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Monday February 18, 2019

Final Thoughts


Looking at the number of states that ban cousin marriages in the USA, one can easily conclude that most states prohibit cousin marriages. If we consider the population of each state, however, we find that most people in the U.S. can marry their cousin.

How close is too close to marry? This elementary question has a tremendous range of opinions along with strong emotional attachments. At one time, the Roman Catholic Church prohibited cousins to marry even if they were only sixth-cousins. Moreover, Pope Zacharia (A.D. 471) insisted that marriages were prohibited whenever any relationship could be traced.

Today, the opinion of cousin marriages is still a hot button topic. Even with science clearly on their side, cousins fight to be accepted by their family and, sometimes, ill-informed doctors and lawmakers.

Why shouldn't cousins be allowed to marry? Opponents of cousin marriage generally cite the Bible or genetic birth defects. As we have learned, the Bible loves cousin marriages. So what about birth defects? The facts show that first-cousins have the same increased risk of having a baby with birth defects as a woman over 30 or 35. If a lawmaker even thought of passing a law that would prohibit women from having children after they reach age 35, the lawmaker would be ran out of town. This is confirmation that marriage restrictions against cousins are based only upon faulty presuppositions and prejudice.

The map on the previous page perpetuates the cousin marriage myth. This map is not indicative of fact or reason. The states that prohibit cousin marriages should reconsider their marriage restrictions. Most of these laws were passed before modern genetic knowledge, and are in fact, baseless. Case in point: Maine now requires genetic counseling before allowing cousins to marry. The old law prohibiting cousins to marry was amended in 1987. New Hampshire based this on current findings. Requiring cousins to undergo genetic counseling is quite restrictive. Perhaps all couples should undergo genetic counseling before marriage, as non related couples have only a slightly lower chance of having birth defects anyway.

Genetic counseling is a valuable option for any couple concerned with birth defects. This begs the question: should genetic counseling be required for cousins as a prerequisite to marriage? If the purpose of such a requirement is to reduce the number of birth defects, the government should start by requiring genetic counseling for all couples that have an elevated chance of having children with birth defects. Cousin couples are a very small segment of our population with a slight increase risk; however, cousin couples appear to catch the brunt of our ill-informed lawmakers attempt to reduce birth defects. Marriage prohibitions and restrictions for cousin couples defy common sense.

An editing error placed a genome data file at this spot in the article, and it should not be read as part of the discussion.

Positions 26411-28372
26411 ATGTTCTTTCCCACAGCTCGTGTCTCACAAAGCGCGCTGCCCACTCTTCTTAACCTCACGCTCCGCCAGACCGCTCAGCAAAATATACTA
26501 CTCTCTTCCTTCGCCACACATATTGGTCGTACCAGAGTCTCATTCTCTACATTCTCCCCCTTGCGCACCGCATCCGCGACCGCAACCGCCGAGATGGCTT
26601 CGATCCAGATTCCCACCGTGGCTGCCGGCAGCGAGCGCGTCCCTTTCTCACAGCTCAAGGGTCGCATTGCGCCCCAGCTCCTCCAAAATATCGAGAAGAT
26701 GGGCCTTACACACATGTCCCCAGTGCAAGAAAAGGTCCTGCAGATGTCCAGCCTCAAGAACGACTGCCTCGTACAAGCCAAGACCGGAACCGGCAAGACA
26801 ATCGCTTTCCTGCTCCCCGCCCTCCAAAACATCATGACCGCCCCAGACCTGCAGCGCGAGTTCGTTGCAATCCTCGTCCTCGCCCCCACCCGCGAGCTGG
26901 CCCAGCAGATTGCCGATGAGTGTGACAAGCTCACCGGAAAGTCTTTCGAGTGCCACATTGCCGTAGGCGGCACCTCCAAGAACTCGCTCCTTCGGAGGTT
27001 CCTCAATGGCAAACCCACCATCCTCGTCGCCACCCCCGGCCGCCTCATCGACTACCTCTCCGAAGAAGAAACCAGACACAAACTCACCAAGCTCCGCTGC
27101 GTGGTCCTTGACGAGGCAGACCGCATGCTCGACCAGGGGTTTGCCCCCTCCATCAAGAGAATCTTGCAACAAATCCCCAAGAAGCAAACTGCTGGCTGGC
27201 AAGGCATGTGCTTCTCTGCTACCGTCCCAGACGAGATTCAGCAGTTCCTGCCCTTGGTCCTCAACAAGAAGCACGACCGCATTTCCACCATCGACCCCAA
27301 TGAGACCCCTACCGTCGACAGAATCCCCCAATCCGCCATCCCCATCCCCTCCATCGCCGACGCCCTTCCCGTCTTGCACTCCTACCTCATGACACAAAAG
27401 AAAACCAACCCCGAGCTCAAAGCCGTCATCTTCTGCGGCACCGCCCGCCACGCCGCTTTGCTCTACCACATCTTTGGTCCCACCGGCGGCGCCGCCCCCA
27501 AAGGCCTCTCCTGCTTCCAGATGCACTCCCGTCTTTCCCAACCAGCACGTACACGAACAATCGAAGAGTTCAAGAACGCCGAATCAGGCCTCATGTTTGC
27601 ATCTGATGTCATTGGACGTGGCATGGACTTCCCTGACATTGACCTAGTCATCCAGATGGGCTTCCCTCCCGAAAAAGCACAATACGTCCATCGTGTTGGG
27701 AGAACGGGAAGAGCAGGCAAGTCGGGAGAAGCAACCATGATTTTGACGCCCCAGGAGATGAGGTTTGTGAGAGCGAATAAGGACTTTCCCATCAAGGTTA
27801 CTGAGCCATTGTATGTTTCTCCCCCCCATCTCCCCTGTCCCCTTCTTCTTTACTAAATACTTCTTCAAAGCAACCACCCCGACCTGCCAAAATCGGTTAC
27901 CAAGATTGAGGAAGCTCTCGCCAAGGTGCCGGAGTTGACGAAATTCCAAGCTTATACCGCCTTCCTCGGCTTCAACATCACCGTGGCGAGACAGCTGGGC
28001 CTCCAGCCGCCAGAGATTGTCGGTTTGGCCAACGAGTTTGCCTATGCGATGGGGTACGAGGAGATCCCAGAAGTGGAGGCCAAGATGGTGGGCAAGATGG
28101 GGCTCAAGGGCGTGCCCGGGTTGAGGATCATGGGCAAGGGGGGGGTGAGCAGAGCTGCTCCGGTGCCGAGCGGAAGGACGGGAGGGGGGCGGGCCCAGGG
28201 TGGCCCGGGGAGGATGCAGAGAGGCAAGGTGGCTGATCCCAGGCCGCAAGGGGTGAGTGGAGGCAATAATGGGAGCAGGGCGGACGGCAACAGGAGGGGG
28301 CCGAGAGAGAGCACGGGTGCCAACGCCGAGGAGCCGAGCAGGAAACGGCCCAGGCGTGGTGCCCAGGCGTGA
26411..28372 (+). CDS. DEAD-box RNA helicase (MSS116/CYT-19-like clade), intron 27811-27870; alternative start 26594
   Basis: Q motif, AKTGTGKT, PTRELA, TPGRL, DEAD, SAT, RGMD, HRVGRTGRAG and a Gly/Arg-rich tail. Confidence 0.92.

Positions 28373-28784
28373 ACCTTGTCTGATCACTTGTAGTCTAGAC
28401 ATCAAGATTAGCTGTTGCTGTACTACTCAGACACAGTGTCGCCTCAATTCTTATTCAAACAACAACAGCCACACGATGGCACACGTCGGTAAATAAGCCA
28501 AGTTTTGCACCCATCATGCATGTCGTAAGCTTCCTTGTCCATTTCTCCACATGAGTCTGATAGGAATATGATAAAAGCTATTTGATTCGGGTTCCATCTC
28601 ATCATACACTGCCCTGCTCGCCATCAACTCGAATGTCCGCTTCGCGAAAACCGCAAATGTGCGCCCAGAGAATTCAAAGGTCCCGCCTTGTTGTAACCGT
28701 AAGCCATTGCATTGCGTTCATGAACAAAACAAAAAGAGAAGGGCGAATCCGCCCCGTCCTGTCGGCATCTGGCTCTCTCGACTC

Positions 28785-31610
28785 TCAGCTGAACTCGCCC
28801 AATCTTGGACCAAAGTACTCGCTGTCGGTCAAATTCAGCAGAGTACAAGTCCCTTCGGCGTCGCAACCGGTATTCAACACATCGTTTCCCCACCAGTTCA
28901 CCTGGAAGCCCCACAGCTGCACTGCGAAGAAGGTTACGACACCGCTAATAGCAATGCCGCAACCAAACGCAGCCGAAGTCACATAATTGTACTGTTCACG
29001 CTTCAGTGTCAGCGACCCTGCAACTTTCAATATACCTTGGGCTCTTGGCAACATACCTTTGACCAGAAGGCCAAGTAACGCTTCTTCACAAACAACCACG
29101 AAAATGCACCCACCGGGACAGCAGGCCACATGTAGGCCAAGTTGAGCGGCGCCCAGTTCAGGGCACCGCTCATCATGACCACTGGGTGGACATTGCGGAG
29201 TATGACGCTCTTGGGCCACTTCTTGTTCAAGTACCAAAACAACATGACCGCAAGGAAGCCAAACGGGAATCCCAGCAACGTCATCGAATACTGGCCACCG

The 31 states, which do not allow cousin marriages, are still in the dark ages. It is evident that states resist change to civil laws. Consider the law that prohibited interracial marriages:

Loving v. Virginia

Richard and Mildred Loving were married in 1958 in Washington D.C. because their home state of Virginia still upheld the anti miscegenation law which stated that interracial marriages were illegal. They were married, and then lived together in Caroline County, Virginia. In 1959 they were prosecuted and convicted of violating the state's anti miscegenation law. They were each sentenced one-year in jail, but promised the sentence would be suspended if they agreed to leave the state and not return for 25 years. Forced to move, they returned to Washington D.C. where, in 1963, they initiated a suit challenging the constitutionality of the anti miscegenation law. In March of 1966, the Virginia Supreme Court of Appeals upheld the law, but in June of 1967, the U.S. Supreme Court unanimously ruled the law unconstitutional. Thus, in 1967 the 16 states which still had anti miscegenation laws on their books were forced to erase them.

I must liken cousin marriages to interracial marriages here. These types of marriage restrictions were born out of the Eugenics Movement. It's the movement that brought us segregation sterilization, strict immigration restrictions (i.e. cousin marriage restrictions), and finally the Holocaust. These laws were based upon "solid" science at the time and supported by top scientists..

Interracial marriages are still considered odd, and is another cultural taboo (in the US anyway) . The good news is that laws rooted in bigotry and ignorance can and must be changed! Perhaps laws banning cousin marriages are one of the laws that must be challenged as in the Loving v. Virginia case.

Love is an intoxicating gift. Love will cause people to do things they might not do normally. For instance, cousin & interracial marriages. Love sees through cultural boundaries. Love doesn't care what someone else may think. The "normal" boundaries seem insignificant when you are in love.

Everyone reading this has first-cousins in their family tree. If there were any truth to the myth of cousins and birth defects, we would all be in wheelchairs -- if we could figure out how to make them.
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